US20130094290A1 - Shifting cell voltage based on grouping of solid-state, non-volatile memory cells - Google Patents

Shifting cell voltage based on grouping of solid-state, non-volatile memory cells Download PDF

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US20130094290A1
US20130094290A1 US13/275,675 US201113275675A US2013094290A1 US 20130094290 A1 US20130094290 A1 US 20130094290A1 US 201113275675 A US201113275675 A US 201113275675A US 2013094290 A1 US2013094290 A1 US 2013094290A1
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cells
shift
read
groups
data
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Arvind Sridharan
Ara Patapoutian
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Seagate Technology LLC
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    • GPHYSICS
    • G11INFORMATION STORAGE
    • G11CSTATIC STORES
    • G11C16/00Erasable programmable read-only memories
    • G11C16/02Erasable programmable read-only memories electrically programmable
    • G11C16/06Auxiliary circuits, e.g. for writing into memory
    • G11C16/34Determination of programming status, e.g. threshold voltage, overprogramming or underprogramming, retention
    • G11C16/3436Arrangements for verifying correct programming or erasure
    • G11C16/3454Arrangements for verifying correct programming or for detecting overprogrammed cells
    • G11C16/3459Circuits or methods to verify correct programming of nonvolatile memory cells
    • GPHYSICS
    • G11INFORMATION STORAGE
    • G11CSTATIC STORES
    • G11C16/00Erasable programmable read-only memories
    • G11C16/02Erasable programmable read-only memories electrically programmable
    • G11C16/04Erasable programmable read-only memories electrically programmable using variable threshold transistors, e.g. FAMOS
    • G11C16/0483Erasable programmable read-only memories electrically programmable using variable threshold transistors, e.g. FAMOS comprising cells having several storage transistors connected in series
    • GPHYSICS
    • G11INFORMATION STORAGE
    • G11CSTATIC STORES
    • G11C16/00Erasable programmable read-only memories
    • G11C16/02Erasable programmable read-only memories electrically programmable
    • G11C16/06Auxiliary circuits, e.g. for writing into memory
    • GPHYSICS
    • G11INFORMATION STORAGE
    • G11CSTATIC STORES
    • G11C16/00Erasable programmable read-only memories
    • G11C16/02Erasable programmable read-only memories electrically programmable
    • G11C16/06Auxiliary circuits, e.g. for writing into memory
    • G11C16/26Sensing or reading circuits; Data output circuits
    • G11C16/28Sensing or reading circuits; Data output circuits using differential sensing or reference cells, e.g. dummy cells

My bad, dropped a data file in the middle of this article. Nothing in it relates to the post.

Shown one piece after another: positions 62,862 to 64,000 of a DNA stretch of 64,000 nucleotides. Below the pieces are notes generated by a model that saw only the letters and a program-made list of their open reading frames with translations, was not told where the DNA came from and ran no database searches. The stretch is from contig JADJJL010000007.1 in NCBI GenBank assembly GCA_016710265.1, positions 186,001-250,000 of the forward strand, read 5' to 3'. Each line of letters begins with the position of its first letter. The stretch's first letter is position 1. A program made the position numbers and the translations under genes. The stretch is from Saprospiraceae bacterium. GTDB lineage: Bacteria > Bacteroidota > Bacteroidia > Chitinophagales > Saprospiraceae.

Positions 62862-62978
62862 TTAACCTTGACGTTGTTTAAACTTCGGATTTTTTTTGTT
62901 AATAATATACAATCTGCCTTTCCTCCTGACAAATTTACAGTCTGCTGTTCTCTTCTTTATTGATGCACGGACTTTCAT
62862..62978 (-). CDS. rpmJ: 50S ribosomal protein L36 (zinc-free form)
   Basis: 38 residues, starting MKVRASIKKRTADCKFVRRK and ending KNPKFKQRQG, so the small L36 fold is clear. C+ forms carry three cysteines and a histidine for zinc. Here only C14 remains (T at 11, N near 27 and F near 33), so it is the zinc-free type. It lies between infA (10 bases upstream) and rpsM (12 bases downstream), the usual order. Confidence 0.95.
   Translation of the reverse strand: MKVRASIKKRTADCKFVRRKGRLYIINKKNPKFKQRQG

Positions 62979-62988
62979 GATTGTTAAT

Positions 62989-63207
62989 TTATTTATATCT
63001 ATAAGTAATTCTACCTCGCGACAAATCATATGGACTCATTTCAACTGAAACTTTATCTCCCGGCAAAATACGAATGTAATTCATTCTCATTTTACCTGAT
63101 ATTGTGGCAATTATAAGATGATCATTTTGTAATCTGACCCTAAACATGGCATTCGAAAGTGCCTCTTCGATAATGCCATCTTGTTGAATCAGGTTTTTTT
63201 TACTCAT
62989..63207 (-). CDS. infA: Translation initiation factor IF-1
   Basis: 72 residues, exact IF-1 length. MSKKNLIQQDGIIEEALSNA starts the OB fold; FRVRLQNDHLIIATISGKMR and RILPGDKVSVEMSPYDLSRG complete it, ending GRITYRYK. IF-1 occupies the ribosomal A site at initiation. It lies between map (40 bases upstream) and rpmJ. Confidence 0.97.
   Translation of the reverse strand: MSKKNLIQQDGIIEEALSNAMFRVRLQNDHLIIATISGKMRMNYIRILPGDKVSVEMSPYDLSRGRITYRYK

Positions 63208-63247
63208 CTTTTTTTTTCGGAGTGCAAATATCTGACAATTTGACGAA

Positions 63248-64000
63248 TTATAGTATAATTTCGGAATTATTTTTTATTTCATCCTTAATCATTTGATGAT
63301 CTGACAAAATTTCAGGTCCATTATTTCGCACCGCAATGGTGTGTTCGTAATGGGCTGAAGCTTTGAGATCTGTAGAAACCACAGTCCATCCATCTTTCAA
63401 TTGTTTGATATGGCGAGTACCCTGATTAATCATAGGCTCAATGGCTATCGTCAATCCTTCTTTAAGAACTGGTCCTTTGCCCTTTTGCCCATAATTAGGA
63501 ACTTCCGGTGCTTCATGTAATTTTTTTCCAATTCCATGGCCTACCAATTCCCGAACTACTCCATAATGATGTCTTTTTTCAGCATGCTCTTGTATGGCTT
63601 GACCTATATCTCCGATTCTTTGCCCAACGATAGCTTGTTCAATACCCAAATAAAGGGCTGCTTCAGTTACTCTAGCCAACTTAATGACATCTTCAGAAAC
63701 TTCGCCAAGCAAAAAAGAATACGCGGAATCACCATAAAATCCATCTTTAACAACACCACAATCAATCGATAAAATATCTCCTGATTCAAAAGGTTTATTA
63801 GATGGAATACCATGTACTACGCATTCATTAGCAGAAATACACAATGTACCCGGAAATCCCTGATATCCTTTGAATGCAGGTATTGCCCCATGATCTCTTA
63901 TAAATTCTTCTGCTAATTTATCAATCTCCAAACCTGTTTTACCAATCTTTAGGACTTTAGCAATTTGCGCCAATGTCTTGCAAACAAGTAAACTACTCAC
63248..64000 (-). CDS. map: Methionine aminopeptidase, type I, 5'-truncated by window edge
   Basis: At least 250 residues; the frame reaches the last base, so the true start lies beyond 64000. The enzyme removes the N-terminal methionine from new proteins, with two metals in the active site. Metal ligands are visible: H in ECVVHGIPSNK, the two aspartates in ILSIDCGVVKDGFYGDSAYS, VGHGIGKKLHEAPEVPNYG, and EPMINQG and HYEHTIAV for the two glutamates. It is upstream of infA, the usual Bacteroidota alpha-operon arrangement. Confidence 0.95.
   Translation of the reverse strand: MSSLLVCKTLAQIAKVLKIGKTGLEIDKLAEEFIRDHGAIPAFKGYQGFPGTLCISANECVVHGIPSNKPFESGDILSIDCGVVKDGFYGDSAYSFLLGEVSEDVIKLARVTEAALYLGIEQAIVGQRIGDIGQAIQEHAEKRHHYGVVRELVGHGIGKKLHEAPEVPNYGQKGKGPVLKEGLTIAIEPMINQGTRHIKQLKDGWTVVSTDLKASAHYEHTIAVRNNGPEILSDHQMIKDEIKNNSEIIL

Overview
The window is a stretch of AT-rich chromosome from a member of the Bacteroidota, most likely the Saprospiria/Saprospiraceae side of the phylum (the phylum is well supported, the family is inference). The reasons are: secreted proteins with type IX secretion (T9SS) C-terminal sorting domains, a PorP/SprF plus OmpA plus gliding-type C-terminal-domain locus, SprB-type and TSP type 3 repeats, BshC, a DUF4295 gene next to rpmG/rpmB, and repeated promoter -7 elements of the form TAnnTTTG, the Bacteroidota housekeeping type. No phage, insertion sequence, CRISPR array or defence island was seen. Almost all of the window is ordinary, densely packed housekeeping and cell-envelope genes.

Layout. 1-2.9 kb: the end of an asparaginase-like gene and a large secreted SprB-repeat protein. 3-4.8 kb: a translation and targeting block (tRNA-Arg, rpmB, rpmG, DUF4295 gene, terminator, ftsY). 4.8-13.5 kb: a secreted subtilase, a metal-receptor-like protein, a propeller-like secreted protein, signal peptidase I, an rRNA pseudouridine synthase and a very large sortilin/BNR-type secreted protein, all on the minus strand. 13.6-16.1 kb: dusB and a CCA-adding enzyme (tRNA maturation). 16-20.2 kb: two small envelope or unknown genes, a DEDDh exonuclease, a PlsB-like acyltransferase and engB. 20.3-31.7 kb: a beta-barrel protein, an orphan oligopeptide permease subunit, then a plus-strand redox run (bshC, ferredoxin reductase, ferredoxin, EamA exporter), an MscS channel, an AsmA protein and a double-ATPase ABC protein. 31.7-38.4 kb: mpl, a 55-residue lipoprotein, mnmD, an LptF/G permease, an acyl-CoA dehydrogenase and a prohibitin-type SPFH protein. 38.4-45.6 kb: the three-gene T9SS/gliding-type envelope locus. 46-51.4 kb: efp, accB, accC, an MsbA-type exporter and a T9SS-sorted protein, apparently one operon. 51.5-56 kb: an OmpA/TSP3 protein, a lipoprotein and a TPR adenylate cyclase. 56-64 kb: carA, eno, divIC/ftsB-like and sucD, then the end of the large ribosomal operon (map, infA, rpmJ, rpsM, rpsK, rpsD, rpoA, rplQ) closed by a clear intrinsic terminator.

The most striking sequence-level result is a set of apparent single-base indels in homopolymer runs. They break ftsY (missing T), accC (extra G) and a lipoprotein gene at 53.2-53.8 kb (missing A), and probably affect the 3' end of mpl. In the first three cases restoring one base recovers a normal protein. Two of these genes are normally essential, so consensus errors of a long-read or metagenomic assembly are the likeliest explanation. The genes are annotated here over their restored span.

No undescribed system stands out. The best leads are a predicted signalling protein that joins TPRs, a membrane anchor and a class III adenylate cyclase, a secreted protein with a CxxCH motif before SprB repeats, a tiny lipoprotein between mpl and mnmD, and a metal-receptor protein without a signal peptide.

• GPHYSICS
    • G11INFORMATION STORAGE
    • G11CSTATIC STORES
    • G11C16/00Erasable programmable read-only memories
    • G11C16/02Erasable programmable read-only memories electrically programmable
    • G11C16/06Auxiliary circuits, e.g. for writing into memory
    • G11C16/34Determination of programming status, e.g. threshold voltage, overprogramming or underprogramming, retention
    • G11C16/349Arrangements for evaluating degradation, retention or wearout, e.g. by counting erase cycles
    • GPHYSICS
    • G11INFORMATION STORAGE
    • G11CSTATIC STORES
    • G11C29/00Checking stores for correct operation ; Subsequent repair; Testing stores during standby or offline operation

Abstract

Cells of a solid-state, non-volatile memory are assigned to one of a plurality of groups. Each group is defined by expected symbols stored in the cells in view of actual symbols read from the cells. Based on cell counts within the groups, it can be determined that a shift in a reference voltage will reduce a collective bit error rate of the cells. The shift can be applied to data access operations affecting the cells.

Description

    CROSS-REFERENCE TO RELATED APPLICATIONS
  • This application is related to U.S. application Ser. Nos. 13/275,418, 13/275,497, and 13/275,598 filed on even date herewith, the content of which is incorporated by reference in its entirety.
  • SUMMARY
  • The present disclosure is related to systems and methods for managing errors in non-volatile, solid-state memory. For example, in one embodiment, a method, apparatus, and/or computer readable medium facilitates assigning cells of a solid-state, non-volatile memory to one of a plurality of groups. Each group is defined by expected symbols stored in the cells in view of actual symbols read from the cells. Based on cell counts within the groups, it can be determined that a shift in a reference voltage will reduce a collective bit error rate of the cells. The shift can be applied to data access operations affecting the cells.